And, with the oldest of the generation now entering their early 30s, many are starting families — moving back to the suburbs Gen-Y had initially rejected – so they need to carry “stuff” f  (read more)

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Federal lease sale to open waters on U.S.-Mexico border for drilling

The Times-Picayune -- The federal government on Wednesday plans to open 21 million acres off the coast of Texas for oil and gas drilling. It includes areas that are along the U.S. and Mexico nautical border and previously off limits to companies.

The sale is scheduled at the Mercedes-Benz Superdome in New Orleans. It is the sixth under the Obama administration's current leasing plan, which extends through 2017.

The federal government has offered more than 60 million acres for development. It has generated more than $2.3 billion in bid revenues during previous sales under its five-year plan.

Oil and gas companies bid more than $872.1 million for tracts spanning more than 1.7 million acres in the central Gulf of Mexico during the most recent federal lease sale. That was in March.

Sales in the western gulf cov  (read more)

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Rail CEOs to Investors: "Bomb Trains" Safe At Almost Any Speed

Huff Post -- BNSF's announcement came merely a week after the Obama Administration announced its proposed regulations for trains carrying oil obtained via hydraulic fracturing ("fracking") from North Dakota's Bakken Shale basin.

The rail industry's position on speed limits for "bomb trains" is simple: they continuously claim velocity has nothing to do with oil-by-rail accidents or safety.
 (read more)

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Tuesday, August 19, 2014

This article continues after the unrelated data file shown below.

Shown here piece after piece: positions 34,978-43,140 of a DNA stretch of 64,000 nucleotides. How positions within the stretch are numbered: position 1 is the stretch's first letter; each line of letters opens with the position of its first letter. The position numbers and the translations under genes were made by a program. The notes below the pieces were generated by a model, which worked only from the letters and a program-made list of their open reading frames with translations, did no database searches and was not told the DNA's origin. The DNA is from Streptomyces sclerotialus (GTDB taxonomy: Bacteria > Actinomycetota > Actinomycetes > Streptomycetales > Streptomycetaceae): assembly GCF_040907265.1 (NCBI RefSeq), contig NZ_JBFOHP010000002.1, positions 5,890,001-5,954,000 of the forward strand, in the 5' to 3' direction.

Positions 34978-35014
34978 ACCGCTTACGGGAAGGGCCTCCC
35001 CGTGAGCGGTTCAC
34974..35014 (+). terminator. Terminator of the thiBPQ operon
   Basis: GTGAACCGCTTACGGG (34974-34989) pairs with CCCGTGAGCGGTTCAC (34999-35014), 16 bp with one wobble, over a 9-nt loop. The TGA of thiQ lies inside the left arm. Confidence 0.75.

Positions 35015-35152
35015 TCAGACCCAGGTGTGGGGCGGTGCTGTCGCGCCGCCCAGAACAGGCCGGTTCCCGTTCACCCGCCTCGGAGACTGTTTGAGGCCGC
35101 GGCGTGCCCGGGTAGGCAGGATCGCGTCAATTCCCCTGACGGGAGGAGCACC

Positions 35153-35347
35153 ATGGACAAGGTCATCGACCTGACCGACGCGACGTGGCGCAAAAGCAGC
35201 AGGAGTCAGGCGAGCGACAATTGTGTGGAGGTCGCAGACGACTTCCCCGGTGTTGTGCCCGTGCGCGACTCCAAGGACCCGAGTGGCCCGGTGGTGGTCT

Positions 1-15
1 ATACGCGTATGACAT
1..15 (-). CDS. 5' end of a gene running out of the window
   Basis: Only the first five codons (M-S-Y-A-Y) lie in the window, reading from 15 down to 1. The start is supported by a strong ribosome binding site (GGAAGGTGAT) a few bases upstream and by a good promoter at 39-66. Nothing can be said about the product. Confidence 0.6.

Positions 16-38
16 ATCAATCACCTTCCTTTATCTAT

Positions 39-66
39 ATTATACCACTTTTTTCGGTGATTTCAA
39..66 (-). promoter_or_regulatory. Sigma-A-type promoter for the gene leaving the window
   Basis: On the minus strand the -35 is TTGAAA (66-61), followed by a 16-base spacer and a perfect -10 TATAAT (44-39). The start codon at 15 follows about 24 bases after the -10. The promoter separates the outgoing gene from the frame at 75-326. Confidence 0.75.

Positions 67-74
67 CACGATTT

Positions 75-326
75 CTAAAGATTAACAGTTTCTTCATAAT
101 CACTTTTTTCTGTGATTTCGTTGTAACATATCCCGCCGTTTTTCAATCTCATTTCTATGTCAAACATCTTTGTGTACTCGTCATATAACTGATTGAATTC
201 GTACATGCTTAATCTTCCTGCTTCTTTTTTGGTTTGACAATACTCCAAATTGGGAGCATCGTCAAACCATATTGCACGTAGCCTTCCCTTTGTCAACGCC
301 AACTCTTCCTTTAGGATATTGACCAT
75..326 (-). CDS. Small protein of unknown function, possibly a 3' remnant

Dash-Cam Captures Truck Driver Saving Two from Fiery Crash -- Truck driver David Frederickson's dashboard-mounted camera captured his heroism as he saves a woman and her one year-old from a fiery crash. After a car t-bones a semi-truck, the semi's fuel tank ignites, causing a huge explosion on the I-10 in Biloxi, Mississippi. Watch below.

As Frederickson pulled up to the scene of a horrific crash, the explosive collision was so intense, most would assume the worst for the vehicle occupants.

"That guy's dead, dude," said the man sharing Frederickson's truck cab.

When Frederickson asked whether he felt they should try to help the crash victim out of their car, his partner responded, "No! What are you gonna do?"

"I got a fire extinguisher," said Frederickson, before exiting the cab and trotting down the smoke-filled highway.  (read more)

Submitted Aug 19, 2014 By:

Brent Falls as Iraqi Kurds Retake Mosul Dam; WTI Drops

Bloomberg -- Brent crude slumped to the lowest level in almost 14 months after Kurdish and Iraqi forces seized control of Iraq’s largest dam from Islamic State militants. West Texas Intermediate also declined.

Kurdish forces and government anti-terrorism units took over the Mosul Dam after receiving air support from the U.S., reversing gains made by the Sunni-Muslim insurgents in the north, according to Iraqi military spokesman Qassim Ata. Prices also fell as Libya’s oil production increased. Front-month WTI futures’ premium over the next month widened to the highest since 2008.

“The anti-ISIS forces are gathering strength and making progress,” said Michael Lynch, president of Strategic Energy & Economic Research in Winchester, Massachusetts. “The threat has peaked, and the risk premium is declining.  (read more)

Submitted Aug 19, 2014 By:

GM Uses This 24-Foot 3-D Screen to Eyeball Photorealistic Prototypes